A playful spin on the new-baby theme.

READ REVIEW

LITTLE BOY WHO LIVED DOWN THE DRAIN

A misheard nursery rhyme gives rise to an imaginary friend who helps a little girl overcome loneliness.

Sally, whom watercolor-and-pencil illustrations depict as a white girl with light skin and sandy-brown hair, thinks her mother ends the “Baa Baa Black Sheep” rhyme she sings to her baby brother with a line about “the little boy… / Who lives down the DRAIN.” This inspires her to try to talk with the unseen, pipe-dwelling boy when taking a bath. She voices feelings of sadness and isolation about being too little to join her big sisters in their play, as well as jealousy for her busy parents’ attention. Although she’s comforted by this imagined audience, she wishes she could hear the little boy respond. “I know you’re probably trying, but you need to try something different!” she cries, and the resulting echo inspires her to try something different to change the dynamic with her family. Her efforts ultimately meet with success, not only because her family members respond positively, but because her perspective changes as she realizes, for example, “that much like her favourite toys, she had to share her parents, too.” A twist ending returns readers to the nursery rhyme that opened the story, and this time Sally hears about “the little boy who lives down the LANE,” whom she imagines anew.

A playful spin on the new-baby theme. (Picture book. 3-6)

Pub Date: Sept. 1, 2017

ISBN: 978-1-55455-395-2

Page Count: 32

Publisher: Fitzhenry & Whiteside

Review Posted Online: Aug. 2, 2017

Kirkus Reviews Issue: Aug. 15, 2017

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Though it will never usurp Dr. Seuss, it will still find a home where Christian families of faith seek inspirational picture...

WHEN I PRAY FOR YOU

Turner adds another title to his picture-book series that highlights the miracles in the mundane (When God Made Light, 2018, etc.).

In the vein of children’s-bookshelf stalwart Oh, the Places You’ll Go, Turner’s rhyming text includes both prayers and life advice for a growing child, beginning with infancy and moving on to adolescence. At times the rhyme and meter are strained, muddling meaning and making the tempo feel occasionally awkward when read aloud. Overall, though, the book executes its mission, presenting Christian theological truths within the rhythmic inspirational text. For this third series installment Turner’s text is paired with a new illustrator, whose bright illustrations of wide-eyed children have great shelf appeal. While David Catrow’s previous illustrations in the series featured effervescent black protagonists, the child in Barnes’ illustrations appears white, though she occupies an otherwise diverse world. While illustrated as a prayer from a mother for her daughter, the text itself is gender neutral.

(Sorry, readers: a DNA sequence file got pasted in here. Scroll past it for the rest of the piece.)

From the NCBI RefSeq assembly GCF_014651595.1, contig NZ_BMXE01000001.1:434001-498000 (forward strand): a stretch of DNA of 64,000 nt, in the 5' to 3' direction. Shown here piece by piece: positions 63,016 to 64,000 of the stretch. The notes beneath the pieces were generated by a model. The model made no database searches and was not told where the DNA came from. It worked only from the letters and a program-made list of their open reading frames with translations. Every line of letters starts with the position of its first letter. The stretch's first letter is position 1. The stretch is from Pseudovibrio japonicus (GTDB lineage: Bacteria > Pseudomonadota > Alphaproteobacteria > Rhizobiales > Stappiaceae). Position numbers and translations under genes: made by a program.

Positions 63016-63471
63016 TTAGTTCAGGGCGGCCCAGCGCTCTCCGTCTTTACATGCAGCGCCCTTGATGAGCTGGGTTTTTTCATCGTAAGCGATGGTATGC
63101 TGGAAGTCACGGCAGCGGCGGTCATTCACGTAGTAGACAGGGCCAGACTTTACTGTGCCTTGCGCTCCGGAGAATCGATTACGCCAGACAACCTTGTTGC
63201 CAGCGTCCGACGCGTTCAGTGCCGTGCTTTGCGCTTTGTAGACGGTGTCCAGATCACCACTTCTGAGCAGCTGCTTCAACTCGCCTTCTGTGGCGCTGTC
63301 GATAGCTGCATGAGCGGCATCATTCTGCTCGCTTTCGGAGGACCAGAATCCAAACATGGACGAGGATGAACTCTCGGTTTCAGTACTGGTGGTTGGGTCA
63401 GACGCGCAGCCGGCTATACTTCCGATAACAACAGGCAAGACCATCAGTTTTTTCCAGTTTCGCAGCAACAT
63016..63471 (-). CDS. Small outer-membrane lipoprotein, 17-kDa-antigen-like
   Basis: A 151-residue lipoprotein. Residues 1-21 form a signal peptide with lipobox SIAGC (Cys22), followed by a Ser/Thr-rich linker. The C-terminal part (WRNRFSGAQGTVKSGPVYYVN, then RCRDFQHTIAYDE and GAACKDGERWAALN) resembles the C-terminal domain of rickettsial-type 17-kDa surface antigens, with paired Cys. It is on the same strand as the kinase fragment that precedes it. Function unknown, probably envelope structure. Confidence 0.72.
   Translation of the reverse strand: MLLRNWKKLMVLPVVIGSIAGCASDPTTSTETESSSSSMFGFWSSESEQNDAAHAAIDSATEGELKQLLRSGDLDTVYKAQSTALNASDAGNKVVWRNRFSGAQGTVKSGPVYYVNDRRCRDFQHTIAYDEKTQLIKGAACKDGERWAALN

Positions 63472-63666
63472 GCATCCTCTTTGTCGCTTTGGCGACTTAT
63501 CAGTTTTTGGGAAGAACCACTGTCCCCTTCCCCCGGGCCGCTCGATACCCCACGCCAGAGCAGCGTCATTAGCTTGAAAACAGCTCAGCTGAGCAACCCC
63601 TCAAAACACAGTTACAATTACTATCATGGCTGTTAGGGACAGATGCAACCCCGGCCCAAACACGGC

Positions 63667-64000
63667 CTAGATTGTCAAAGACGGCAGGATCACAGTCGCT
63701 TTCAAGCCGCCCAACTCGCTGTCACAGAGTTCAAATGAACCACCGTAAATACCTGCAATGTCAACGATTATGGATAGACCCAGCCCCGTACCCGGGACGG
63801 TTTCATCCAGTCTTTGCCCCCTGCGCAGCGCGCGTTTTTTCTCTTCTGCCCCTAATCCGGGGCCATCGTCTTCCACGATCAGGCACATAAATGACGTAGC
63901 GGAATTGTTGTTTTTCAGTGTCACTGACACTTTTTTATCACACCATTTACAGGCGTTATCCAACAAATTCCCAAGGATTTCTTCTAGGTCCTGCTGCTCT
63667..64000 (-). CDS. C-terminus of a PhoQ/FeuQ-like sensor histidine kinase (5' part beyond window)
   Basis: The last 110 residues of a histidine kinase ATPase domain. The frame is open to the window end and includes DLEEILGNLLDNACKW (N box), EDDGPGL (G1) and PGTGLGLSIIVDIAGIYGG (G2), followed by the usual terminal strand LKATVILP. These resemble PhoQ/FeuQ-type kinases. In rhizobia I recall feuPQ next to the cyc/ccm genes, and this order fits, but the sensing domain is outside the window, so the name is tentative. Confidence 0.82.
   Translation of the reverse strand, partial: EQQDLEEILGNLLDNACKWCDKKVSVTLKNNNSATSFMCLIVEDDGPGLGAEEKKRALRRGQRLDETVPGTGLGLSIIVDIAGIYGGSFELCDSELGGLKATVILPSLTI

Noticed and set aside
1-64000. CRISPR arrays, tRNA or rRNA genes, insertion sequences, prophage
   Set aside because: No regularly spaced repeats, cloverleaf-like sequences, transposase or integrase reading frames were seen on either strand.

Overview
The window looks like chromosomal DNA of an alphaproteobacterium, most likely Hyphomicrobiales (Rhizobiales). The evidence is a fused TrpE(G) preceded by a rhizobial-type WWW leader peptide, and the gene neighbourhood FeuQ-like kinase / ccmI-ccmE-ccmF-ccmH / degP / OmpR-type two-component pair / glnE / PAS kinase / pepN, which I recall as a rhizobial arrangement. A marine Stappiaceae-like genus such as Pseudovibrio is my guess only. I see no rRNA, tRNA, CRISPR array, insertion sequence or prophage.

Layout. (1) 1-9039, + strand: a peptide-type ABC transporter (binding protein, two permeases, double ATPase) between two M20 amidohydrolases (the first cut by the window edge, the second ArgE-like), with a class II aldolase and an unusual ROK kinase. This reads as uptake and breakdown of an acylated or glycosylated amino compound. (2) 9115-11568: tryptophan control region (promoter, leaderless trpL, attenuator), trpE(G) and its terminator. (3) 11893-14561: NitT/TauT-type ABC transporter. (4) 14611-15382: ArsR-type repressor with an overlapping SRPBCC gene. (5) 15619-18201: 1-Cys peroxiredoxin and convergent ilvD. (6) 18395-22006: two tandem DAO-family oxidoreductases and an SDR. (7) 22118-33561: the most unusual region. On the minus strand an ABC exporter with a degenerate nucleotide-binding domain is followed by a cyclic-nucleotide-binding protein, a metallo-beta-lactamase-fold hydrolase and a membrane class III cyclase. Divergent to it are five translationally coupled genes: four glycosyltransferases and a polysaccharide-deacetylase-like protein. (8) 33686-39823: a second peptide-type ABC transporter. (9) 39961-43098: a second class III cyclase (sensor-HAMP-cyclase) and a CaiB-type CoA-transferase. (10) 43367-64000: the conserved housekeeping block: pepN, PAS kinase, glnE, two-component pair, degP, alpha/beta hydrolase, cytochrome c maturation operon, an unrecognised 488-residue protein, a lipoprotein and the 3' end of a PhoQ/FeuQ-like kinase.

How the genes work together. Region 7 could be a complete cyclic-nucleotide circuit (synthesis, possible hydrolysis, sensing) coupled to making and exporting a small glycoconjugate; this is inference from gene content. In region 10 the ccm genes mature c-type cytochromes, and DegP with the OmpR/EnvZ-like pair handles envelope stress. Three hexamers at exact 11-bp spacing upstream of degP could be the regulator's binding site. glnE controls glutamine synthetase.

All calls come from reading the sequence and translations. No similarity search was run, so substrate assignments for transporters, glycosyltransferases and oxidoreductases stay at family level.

Though it will never usurp Dr. Seuss, it will still find a home where Christian families of faith seek inspirational picture books. (Picture book/religion. 3-6)

Pub Date: Feb. 19, 2019

ISBN: 978-0-52565058-4

Page Count: 48

Publisher: WaterBrook

Review Posted Online: Dec. 5, 2018

Kirkus Reviews Issue: Jan. 1, 2019

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Should be packaged with an oxygen supply, as it will incontestably elicit uncontrollable gales of giggles.

THE DINKY DONKEY

Even more alliterative hanky-panky from the creators of The Wonky Donkey (2010).

Operating on the principle (valid, here) that anything worth doing is worth overdoing, Smith and Cowley give their wildly popular Wonky Donkey a daughter—who, being “cute and small,” was a “dinky donkey”; having “beautiful long eyelashes” she was in consequence a “blinky dinky donkey”; and so on…and on…and on until the cumulative chorus sails past silly and ludicrous to irresistibly hysterical: “She was a stinky funky plinky-plonky winky-tinky,” etc. The repeating “Hee Haw!” chorus hardly suggests what any audience’s escalating response will be. In the illustrations the daughter sports her parent’s big, shiny eyes and winsome grin while posing in a multicolored mohawk next to a rustic boombox (“She was a punky blinky”), painting her hooves pink, crossing her rear legs to signal a need to pee (“winky-tinky inky-pinky”), demonstrating her smelliness with the help of a histrionic hummingbird, and finally cozying up to her proud, evidently single parent (there’s no sign of another) for a closing cuddle.

Should be packaged with an oxygen supply, as it will incontestably elicit uncontrollable gales of giggles. (Picture book. 4-6)

Pub Date: Nov. 5, 2019

ISBN: 978-1-338-60083-4

Page Count: 24

Publisher: Scholastic

Review Posted Online: Oct. 13, 2019

Kirkus Reviews Issue: Nov. 1, 2019

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